Canadian Aquatic Resources Section of the American Fisheries Society

Summary of CCFFR-SCL

Photo Credit: Michelle Lavery (UNB)

Photo Credit: Michelle Lavery (UNB)

By Michelle Lavery (MSc Candidate, UNB), Follow Michelle on Twitter @JMichelleLavery

This year, CCFFR-SCL was held in St. John’s, NL. With Craig Purchase (MUN) at the helm, about 240 researchers participated in the two-day conference. We were treated to three great plenary talks; Julia Baum (UVic) gave the Stevenson lecture on marine conservation in Canada, Bill Taylor (U Waterloo) received the Rigler award from the SCL and spoke about phosphorus lake dynamics, and Matt Bogard (UQAM) received the Peters award for student achievement from the SCL for his work on methane production in lakes. Oh, and we were only allowed one muffin each at break times, as per Craig’s opening statements.

Photo Credit to Sarah Lehnert (U Windsor)

Photo Credit: Sarah Lehnert (U Windsor)

Over the course of the conference, we saw talks covering a wide range of topics from habitat conservation to genetics to aquaculture to invasive species. Nick Whalen, Liberal MP for the St. John’s East riding, seemed to enjoy the diversity of talks and attended both days. A number of DFO Newfoundland scientists were among the presenters, openly and proudly discussing their research for the first time in several years. The @DFO_NL twitter account was filled with #WeAreProud tweets about their scientists’ talks at the conference!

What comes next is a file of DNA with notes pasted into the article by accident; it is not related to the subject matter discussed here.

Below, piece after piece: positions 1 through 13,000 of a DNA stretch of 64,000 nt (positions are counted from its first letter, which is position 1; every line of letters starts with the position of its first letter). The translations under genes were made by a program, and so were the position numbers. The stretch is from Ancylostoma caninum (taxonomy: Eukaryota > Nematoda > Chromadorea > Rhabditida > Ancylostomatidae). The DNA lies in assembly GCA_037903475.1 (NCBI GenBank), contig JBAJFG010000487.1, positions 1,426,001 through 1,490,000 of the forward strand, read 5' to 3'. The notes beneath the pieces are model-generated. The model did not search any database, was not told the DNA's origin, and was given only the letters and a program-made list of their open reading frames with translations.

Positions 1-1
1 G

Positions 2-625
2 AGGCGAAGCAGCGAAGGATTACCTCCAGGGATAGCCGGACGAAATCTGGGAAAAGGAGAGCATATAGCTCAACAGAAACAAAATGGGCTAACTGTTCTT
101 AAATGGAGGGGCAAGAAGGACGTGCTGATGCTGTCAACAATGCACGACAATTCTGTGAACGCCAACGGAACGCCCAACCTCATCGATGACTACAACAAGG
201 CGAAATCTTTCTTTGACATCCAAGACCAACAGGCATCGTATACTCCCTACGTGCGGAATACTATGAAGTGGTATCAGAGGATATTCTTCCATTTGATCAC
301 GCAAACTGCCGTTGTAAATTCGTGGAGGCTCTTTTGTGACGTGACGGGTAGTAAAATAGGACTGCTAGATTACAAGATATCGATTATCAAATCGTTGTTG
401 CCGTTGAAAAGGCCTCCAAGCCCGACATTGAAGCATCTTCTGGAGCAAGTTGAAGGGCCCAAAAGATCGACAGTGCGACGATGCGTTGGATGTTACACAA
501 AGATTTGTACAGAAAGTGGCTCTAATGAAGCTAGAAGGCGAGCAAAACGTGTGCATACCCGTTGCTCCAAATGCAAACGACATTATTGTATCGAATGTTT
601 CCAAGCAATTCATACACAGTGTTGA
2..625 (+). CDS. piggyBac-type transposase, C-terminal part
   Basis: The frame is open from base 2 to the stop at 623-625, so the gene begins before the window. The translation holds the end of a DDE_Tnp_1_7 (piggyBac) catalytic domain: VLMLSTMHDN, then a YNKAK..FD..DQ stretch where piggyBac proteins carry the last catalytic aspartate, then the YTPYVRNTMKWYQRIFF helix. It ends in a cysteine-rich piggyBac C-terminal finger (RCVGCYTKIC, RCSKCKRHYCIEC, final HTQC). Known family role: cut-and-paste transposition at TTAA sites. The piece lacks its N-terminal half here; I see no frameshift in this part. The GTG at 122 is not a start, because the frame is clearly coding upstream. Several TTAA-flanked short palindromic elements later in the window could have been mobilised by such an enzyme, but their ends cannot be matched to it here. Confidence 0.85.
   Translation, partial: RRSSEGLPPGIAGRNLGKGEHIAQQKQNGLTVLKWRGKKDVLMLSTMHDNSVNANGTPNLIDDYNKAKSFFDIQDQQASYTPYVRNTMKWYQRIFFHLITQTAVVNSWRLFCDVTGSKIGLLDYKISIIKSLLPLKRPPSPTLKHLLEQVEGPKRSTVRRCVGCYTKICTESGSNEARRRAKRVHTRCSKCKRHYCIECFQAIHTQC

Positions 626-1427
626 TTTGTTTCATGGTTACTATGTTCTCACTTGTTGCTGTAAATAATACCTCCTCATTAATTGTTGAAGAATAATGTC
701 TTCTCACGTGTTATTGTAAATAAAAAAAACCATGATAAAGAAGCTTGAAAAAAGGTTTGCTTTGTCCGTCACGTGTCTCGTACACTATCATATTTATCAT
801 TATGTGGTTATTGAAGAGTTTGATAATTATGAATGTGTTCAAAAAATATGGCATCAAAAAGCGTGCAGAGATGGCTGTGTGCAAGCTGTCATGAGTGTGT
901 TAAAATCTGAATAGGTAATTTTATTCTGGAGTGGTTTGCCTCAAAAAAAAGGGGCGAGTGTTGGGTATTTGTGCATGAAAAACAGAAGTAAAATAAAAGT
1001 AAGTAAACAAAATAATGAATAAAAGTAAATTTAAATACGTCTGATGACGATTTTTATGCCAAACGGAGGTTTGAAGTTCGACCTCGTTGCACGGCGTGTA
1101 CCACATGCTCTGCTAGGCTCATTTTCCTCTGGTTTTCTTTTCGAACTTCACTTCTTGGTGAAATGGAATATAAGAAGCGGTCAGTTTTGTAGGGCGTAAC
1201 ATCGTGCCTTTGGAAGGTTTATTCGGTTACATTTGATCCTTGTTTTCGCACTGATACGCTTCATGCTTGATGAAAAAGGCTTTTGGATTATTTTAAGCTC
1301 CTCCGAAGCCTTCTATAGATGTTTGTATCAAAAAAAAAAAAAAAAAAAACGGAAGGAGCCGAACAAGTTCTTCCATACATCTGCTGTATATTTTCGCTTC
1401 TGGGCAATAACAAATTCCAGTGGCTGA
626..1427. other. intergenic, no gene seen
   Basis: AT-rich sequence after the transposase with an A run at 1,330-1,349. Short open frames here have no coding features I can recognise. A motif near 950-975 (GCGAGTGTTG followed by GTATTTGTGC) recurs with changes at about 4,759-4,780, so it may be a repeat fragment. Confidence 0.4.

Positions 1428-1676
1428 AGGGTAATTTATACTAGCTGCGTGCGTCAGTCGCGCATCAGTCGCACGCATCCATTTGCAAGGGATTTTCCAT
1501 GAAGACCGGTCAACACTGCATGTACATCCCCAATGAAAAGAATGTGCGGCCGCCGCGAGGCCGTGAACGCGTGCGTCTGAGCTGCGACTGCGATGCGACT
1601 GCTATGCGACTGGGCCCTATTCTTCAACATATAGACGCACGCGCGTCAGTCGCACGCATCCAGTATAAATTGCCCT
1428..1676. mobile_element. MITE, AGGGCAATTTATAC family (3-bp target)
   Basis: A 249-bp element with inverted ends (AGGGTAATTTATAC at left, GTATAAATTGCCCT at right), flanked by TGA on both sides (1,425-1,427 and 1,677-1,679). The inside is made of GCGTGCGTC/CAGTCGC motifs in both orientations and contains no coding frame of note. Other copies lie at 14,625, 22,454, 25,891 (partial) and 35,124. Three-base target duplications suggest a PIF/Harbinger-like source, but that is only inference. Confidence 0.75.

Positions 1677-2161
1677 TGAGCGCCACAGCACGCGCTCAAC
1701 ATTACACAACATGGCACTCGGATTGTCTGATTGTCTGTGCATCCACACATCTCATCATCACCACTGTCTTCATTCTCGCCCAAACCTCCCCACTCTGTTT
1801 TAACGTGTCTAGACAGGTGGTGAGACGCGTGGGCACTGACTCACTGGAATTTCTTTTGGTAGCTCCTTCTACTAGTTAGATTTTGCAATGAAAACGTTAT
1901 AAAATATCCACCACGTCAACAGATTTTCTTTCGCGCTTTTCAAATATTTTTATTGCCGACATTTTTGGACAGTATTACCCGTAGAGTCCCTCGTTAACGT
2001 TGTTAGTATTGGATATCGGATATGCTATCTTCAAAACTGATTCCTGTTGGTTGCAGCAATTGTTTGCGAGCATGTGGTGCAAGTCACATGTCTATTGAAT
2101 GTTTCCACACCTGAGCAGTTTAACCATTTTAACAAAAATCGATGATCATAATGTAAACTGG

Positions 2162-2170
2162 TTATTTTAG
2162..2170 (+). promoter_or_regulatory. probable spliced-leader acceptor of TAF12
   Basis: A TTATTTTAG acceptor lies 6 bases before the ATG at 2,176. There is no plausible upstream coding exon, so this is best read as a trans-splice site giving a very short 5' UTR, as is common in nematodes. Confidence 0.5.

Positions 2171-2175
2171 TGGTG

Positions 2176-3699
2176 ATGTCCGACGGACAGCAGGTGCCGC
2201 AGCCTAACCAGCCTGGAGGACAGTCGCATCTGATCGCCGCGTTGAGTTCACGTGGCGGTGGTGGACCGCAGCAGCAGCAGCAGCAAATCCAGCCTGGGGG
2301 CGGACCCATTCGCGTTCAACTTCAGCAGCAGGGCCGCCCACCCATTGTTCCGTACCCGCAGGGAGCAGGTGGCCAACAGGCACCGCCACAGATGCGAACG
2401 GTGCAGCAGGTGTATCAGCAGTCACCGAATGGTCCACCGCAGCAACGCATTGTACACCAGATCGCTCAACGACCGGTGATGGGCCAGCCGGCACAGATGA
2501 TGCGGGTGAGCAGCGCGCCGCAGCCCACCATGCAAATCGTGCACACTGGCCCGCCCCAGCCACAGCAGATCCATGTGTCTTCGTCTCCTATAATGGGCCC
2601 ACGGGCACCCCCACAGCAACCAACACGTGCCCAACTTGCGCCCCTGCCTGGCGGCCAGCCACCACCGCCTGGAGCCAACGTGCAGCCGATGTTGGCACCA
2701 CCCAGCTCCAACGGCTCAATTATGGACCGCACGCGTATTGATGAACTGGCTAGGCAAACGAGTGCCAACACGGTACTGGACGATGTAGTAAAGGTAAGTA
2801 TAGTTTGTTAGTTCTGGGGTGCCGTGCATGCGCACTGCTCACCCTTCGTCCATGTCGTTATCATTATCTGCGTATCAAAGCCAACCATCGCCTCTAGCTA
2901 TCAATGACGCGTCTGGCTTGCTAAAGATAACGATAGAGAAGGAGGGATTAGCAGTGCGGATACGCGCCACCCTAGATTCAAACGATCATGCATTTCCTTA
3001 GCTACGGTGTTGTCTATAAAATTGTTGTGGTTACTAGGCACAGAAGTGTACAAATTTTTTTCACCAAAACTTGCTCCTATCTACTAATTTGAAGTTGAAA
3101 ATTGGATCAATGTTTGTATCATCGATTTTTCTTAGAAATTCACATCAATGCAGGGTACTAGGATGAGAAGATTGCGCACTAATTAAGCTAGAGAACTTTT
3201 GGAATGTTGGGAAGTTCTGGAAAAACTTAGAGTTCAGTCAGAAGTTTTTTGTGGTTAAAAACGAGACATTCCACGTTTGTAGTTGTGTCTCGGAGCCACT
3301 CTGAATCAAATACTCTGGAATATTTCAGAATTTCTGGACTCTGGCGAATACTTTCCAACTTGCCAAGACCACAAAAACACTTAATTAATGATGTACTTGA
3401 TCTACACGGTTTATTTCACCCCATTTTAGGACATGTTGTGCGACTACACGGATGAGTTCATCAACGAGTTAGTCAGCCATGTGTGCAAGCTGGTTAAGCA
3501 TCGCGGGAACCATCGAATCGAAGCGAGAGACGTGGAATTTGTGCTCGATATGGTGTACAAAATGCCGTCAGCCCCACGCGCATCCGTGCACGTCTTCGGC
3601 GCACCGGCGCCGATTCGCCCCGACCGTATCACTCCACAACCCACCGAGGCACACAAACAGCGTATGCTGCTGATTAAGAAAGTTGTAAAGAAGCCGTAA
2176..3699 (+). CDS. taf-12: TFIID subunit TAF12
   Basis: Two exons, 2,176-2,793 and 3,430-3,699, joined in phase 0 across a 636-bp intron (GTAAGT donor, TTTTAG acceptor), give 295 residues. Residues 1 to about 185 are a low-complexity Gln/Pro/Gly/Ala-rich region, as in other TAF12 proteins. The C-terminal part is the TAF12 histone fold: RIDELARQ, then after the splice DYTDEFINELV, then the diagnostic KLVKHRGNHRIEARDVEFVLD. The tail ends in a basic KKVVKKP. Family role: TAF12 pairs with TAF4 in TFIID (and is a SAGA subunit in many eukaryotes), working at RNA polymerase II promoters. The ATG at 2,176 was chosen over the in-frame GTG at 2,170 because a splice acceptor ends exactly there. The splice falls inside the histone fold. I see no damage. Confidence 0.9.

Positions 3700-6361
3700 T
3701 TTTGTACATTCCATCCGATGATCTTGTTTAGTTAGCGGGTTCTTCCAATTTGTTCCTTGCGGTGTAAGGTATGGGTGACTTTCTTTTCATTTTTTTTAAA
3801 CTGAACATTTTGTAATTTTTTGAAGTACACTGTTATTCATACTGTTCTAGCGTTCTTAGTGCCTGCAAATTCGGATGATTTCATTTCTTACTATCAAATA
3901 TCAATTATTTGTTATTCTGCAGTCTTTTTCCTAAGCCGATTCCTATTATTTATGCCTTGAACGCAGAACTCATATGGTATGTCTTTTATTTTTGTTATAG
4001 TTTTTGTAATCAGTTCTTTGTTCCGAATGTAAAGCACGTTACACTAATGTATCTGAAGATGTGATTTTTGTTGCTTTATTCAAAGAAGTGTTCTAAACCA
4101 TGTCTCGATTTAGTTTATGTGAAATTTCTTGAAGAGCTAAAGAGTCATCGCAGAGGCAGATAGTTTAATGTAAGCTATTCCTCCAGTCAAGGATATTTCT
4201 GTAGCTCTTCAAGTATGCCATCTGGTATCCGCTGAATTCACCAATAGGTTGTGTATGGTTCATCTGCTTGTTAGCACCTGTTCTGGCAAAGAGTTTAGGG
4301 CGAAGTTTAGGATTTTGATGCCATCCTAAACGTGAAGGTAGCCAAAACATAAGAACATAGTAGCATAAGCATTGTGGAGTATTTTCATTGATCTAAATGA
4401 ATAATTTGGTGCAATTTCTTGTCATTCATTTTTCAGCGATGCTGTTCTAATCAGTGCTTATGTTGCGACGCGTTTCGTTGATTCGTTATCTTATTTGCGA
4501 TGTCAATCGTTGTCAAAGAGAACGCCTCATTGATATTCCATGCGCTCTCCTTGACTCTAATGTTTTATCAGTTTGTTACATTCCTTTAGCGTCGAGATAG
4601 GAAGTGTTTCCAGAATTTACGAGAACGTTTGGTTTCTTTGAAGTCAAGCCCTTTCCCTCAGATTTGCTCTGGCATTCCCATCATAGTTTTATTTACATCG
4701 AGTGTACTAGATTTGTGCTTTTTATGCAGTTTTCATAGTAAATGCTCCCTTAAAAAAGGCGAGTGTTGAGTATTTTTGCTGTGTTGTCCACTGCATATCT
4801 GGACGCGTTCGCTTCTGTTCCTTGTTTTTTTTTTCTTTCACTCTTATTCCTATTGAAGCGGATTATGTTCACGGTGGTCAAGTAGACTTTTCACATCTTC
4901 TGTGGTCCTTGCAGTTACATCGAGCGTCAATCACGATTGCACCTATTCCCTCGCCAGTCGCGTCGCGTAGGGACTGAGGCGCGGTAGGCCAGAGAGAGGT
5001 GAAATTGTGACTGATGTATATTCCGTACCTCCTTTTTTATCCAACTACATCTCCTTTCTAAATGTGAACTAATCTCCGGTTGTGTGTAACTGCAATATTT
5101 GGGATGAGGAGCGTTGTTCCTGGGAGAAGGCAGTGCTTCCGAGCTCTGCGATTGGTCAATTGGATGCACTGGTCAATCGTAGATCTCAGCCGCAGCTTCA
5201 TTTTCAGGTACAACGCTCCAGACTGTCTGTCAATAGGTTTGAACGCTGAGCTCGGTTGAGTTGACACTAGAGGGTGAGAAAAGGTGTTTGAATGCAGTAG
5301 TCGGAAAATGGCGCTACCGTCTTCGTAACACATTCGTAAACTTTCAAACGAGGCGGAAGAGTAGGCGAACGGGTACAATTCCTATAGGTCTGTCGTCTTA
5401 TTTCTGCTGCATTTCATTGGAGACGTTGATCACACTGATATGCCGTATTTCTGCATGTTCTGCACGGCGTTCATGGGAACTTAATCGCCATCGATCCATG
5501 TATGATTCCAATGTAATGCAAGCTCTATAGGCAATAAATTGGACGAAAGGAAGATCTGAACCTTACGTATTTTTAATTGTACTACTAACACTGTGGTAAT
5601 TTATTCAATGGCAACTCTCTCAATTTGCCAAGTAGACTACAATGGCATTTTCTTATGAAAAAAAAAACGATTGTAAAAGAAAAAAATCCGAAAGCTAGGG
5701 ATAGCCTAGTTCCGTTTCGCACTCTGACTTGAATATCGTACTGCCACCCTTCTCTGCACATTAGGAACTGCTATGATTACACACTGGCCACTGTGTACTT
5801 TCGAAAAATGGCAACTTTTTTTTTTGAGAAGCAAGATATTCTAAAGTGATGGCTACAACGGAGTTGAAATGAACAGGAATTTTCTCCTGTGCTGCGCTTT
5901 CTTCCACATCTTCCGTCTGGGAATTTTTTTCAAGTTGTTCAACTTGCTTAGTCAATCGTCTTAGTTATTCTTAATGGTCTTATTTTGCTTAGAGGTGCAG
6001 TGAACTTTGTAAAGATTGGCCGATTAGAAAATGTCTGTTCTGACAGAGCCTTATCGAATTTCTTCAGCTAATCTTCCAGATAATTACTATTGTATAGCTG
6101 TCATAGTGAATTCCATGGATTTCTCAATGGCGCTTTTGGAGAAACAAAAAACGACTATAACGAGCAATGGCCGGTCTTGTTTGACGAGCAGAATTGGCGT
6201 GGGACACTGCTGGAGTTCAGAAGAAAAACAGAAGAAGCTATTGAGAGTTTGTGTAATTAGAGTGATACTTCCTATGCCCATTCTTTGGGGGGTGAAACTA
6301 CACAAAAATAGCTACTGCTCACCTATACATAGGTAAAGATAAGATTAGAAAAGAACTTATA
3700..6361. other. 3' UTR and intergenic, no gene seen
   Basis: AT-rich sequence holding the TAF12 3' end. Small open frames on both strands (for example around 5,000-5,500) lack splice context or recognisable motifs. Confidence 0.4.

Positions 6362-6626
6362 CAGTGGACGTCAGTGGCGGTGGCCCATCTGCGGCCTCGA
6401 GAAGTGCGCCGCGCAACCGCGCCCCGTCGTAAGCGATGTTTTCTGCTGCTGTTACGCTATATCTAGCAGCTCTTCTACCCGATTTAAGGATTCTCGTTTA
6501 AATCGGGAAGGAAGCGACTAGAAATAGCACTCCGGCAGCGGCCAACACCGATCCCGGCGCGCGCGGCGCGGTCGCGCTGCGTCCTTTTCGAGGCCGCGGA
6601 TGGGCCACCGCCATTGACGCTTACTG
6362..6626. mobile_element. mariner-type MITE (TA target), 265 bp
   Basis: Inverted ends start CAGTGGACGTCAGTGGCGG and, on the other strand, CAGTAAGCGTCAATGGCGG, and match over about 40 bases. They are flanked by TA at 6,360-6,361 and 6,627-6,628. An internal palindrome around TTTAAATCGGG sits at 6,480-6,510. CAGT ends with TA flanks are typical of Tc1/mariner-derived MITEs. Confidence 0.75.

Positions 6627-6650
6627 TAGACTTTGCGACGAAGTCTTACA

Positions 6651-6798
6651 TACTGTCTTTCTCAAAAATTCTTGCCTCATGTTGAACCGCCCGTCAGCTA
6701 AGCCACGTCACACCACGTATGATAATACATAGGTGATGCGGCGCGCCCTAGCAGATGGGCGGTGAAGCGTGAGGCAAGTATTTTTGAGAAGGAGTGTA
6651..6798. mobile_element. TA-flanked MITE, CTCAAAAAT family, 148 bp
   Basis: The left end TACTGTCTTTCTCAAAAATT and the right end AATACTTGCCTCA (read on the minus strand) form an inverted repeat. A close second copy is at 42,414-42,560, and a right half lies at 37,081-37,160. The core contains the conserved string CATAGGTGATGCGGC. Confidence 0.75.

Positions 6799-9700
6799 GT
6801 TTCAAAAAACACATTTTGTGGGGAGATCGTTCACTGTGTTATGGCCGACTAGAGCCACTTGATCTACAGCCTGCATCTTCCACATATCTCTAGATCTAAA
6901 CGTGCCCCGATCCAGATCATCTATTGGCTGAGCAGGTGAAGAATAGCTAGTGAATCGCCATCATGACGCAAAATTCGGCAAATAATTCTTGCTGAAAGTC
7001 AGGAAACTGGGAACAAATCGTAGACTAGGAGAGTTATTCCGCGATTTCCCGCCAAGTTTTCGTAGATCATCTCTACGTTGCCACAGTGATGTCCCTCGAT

Keeping with the theme of open science communication, Steve Cooke organized a session specifically investigating how to “get it in” (publish your research) and “get it out” (talk about your research). The session opened with talks from Steve, Doug Letto, Jan Woodford, Natalie Sopinka, and Jacqueline Chapman, covering everything from the science of scientific publishing to creativity’s place in communicating science to remaining relevant as an early career scientist. Following these talks, Steve moderated two discussion sessions with panelists from academic publishing, academia, and communications. You can check out a summary of the science communication session on Storify at: https://storify.com/jmlavery/ccffr-scicomm-session.

If you’re interested in other CCFFR-SCL sessions, many attendees participated on Twitter using the hashtag #CCFFR. I’d recommend @LetsFishSmarter, @phishdoc, @rquinla, @DFO_NL, @SJC_fishy, @envczk and @VictoriaHowse (among many others) for more on the talks and some fish-related hilarity.

Neat year, we’re headed to Montreal – we hope to see you there for another round of great fish science! Also, stay tuned for several exciting symposiums at AFS Kansas City.

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